Generic TUPLE! and PATH! are fairly similar. Both are immutable types, both have to have at least two elements, and neither allow nesting into themselves. So you can't put a tuple-into-a-tuple or a path-into-a-path.
But you can put a tuple in a path...just not vice versa. So a.b.c/d.e.f is a 2-element PATH! containing two 3-element TUPLE!. While a/b/c.d/e/f is a 5-element PATH! whose third element is a TUPLE!.
Writing this is complicated, especially because the scanner is kind of "ad hoc" and has been evolving organically over time. So I came up with an interesting test dialect.
Structural Equivalence Testing
Here are the two examples above shown in the test dialect. Each line contains a string, an arrow, and then one or more isomorphic structures, where PATH! is replaced with BLOCK! and TUPLE! is replaced with GROUP!:
"a.b.c/d.e.f" -> [(a b c) (d e f)] "a/b/c.d/e/f" -> [a b (c d) e f]
So then what the test does is LOAD the string, and transform its paths and tuples into the blocks and groups on the right of the arrow.
Because actual BLOCK! and GROUP!s are legal in tuples and paths, the transformation turns them into @block and @group in the tests that use them:
"[a].(b)" -> (@[a] @(b))
Whitespace testing is important, to make sure it reacts correctly...which means you can get more than one value on the right:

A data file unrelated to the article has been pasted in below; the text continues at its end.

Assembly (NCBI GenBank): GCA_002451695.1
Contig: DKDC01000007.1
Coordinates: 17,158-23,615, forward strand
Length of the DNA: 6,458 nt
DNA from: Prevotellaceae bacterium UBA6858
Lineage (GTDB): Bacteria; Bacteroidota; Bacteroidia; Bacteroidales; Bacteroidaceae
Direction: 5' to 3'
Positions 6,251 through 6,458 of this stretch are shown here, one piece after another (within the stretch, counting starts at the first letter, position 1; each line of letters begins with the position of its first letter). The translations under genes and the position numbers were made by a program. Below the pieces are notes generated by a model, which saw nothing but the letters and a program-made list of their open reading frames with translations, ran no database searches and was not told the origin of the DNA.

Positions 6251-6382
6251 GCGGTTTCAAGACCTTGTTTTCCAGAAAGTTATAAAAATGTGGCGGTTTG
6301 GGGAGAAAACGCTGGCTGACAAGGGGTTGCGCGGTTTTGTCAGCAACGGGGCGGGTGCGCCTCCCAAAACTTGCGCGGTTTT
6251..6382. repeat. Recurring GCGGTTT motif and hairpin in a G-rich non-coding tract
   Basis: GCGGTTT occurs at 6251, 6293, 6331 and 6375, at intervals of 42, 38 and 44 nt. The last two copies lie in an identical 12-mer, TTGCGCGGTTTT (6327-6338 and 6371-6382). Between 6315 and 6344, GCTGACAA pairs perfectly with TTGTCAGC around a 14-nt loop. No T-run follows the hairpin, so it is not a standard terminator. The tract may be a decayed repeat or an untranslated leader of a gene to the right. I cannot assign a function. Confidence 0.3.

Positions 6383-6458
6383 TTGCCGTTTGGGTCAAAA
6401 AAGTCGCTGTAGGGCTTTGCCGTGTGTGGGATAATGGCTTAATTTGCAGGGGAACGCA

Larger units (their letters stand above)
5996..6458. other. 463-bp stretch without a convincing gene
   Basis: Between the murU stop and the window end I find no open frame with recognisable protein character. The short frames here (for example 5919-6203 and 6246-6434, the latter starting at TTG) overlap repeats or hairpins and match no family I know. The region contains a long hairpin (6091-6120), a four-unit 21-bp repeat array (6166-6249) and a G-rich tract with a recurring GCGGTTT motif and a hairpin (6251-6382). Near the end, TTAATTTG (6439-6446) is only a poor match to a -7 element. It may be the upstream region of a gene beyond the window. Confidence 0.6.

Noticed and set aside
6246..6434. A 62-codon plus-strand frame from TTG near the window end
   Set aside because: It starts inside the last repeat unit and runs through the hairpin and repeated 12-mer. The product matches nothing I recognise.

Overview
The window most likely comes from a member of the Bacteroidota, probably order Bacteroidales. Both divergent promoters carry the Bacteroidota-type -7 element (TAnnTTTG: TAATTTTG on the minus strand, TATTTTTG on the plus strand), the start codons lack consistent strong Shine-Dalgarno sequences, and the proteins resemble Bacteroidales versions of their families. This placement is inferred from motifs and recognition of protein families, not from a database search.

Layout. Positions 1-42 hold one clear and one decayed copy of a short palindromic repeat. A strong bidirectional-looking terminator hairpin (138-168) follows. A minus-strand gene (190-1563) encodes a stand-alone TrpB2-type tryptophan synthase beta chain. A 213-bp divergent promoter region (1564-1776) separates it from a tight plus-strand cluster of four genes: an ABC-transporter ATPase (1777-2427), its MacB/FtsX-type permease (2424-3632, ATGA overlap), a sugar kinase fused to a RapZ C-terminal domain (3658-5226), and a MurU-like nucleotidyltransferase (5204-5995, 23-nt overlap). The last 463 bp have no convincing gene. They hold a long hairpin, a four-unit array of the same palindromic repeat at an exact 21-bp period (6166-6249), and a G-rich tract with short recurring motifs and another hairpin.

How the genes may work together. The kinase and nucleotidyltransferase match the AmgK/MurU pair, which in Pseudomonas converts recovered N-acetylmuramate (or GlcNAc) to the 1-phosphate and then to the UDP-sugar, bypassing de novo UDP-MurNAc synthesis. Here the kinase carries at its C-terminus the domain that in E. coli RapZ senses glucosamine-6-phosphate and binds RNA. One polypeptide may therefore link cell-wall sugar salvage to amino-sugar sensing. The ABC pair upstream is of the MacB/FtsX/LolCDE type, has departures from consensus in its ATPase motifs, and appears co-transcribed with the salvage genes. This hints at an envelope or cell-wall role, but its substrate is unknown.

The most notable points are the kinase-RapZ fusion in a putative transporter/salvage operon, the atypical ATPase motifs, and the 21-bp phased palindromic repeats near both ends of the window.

"(a b)/c" -> [@(a b) c] "(a b) /c" -> @(a b) [_ c]
I decided it was a nice use of the NEW-LINE? to detect when a new test started. I still don't know exactly where on balance in dialecting it's good or bad to use line breaks, but it would be much noisier if each test had to be in a BLOCK! or if there had to be some explicit
I found that on a page full of tests, two spaces between things helped... and also, the ability to group a few similar tests together and then skip a line before another group of tests:
"." -> (_ _) ".." -> (_ _ _) "..." -> (_ _ _ _) "/a" -> [_ a] "//a" -> [_ _ a] "a/" -> [a _] "a//" -> [a _ _] "/a/" -> [_ a _] "//a//" -> [_ _ a _ _]
Anyway, the generic tuple commit is all still a work in progress...but hopefully I'll be able to get it hammered together soon. Some pretty fancy cases are working!
"a.1.(x)/[a b c]/<d>.2" -> [(a 1 @(x)) @[a b c] (<d> 2)] "/./(a b)/./" -> [_ (_ _) @(a b) (_ _) _]
But equally important to what kinds of wild paths and tuples you might create if you wanted, is the fact that mysteriously evil paths and tuples won't be able to exist. So don't fear the power... get ready to enjoy the coherence.